French President Emmanuel Macron and King Charles III have a warm relationship
King Charles III pictured with French President Emmanuel Macron during his three-day state visit to France on September 20, 2023. AFP News

King Charles III is not practising what he is preaching about the importance of battling climate change. He received criticism for taking a private jet instead of a train to his state visit to France on September 20.

The monarch and Queen Camilla boarded Titan Airways on a 2-year-old Airbus A321-200neo (LR) from Fanborough Airport to Paris Orly. It is the most fuel efficient commercial jet available in the market and can fly between 180-230 passengers on a range of over 4,000 miles maximum.

His Majesty's trip took only over an hour but still emitted 7.35 tonnes of carbon one-way. Danny Thurtle, aviation analyst on environment, society and governance [ESG] at consultants IBA, told Newsweek: "The flight from Farnborough to Paris Orly was just 195 miles, and while we don't know exactly how many passengers were on board, a quick search suggests it's unlikely to be more than 20. For context, the [British] prime minister, Rishi Sunak, usually travels on a 12-seater RAF jet for domestic and short-haul international flights."

He added: "If we assume 20 passengers were on board the A321neo, each passenger's share of the total CO2 figure of 7.35 tonnes is around 368kg CO2, which we can double to 735kg to include the return leg."

Meanwhile, the Eurostar train service, which can take passengers from London to Paris via an undersea tunnel for two hours and 15 minutes, only releases around 4kg of carbon per passenger. King Charles III's jet ride produced 92 times as much more carbon per passenger.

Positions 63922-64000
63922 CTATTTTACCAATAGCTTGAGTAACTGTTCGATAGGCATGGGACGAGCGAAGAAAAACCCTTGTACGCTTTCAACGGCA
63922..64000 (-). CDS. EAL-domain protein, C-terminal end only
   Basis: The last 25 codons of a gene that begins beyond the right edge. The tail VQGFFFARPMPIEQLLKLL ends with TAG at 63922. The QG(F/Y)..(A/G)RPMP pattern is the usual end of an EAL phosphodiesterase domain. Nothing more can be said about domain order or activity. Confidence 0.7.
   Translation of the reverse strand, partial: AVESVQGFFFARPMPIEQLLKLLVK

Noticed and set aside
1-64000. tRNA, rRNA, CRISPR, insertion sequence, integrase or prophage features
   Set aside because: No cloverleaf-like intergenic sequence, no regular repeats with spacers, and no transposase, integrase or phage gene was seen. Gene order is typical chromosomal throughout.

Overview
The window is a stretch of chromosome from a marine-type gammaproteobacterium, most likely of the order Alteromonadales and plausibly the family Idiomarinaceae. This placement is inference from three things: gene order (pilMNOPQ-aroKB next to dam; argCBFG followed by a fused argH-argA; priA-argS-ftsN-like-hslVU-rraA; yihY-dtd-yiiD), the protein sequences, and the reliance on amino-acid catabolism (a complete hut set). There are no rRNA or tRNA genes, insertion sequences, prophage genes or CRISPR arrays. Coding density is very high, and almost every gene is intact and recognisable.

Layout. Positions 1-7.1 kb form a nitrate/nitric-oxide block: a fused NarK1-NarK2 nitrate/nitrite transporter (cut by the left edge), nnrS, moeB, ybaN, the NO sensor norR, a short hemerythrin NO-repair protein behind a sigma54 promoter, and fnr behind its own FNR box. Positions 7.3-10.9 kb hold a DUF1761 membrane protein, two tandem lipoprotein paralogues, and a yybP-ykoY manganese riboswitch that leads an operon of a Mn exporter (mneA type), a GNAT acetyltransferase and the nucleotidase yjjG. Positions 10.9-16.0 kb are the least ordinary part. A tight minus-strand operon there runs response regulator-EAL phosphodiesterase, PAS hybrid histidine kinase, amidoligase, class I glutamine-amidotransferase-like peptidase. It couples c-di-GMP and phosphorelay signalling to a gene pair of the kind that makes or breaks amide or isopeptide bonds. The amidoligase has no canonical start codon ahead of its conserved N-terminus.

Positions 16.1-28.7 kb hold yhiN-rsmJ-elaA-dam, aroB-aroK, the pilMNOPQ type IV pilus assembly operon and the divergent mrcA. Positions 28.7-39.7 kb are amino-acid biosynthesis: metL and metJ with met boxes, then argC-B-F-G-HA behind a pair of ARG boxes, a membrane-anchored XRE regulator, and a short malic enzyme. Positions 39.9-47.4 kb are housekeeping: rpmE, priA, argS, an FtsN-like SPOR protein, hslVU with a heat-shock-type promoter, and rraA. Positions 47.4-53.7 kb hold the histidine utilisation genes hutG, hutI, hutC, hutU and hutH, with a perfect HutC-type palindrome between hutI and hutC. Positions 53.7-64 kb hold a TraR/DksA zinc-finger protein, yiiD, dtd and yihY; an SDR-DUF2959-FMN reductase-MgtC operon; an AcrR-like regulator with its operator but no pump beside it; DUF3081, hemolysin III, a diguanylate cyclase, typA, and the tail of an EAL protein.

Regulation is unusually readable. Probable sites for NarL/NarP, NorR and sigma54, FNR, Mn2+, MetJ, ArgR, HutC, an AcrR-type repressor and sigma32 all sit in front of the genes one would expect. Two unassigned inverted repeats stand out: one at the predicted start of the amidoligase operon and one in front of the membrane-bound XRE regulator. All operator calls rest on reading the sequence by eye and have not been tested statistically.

According to former U.K. government minister Norman Baker, this is not a good look on His Majesty especially in his campaign against climate change. He said the monarch "seems not to understand that he weakens his own message by his own behavior".

He added that King Charles III's "predilection for private jets and helicopters puts him in the top one percent of carbon emitters in the world" and that "he's hardly in a position to lecture other people from that great height".

Baker, author of "And What Do You Do?" said: "We need to get a grip of the issue, and I think Charles believes we need to get a grip of the issue. It's a bad look and it undermines his message, which is an important one. He needs to get his house in order."

Aside from taking a private jet to Paris, His Majesty further stirred criticism when he flew to Bordeaux, another city in France instead of taking the train, despite a French government order restricting flights that fall below two hours and 30 minutes. French lawmaker Sandra Regol called the monarch's decision "very disappointing".

However, A representative for Buckingham Palace clarified that the decision to let King Charles III and Queen Camilla travel by jet to Bordeaux "was made on the advice of the French authorities". The spokesperson added that "royal travel always seeks to find the best balance of security, efficiency, and the need to minimise disruption for the public when planning transport for Their Majesties".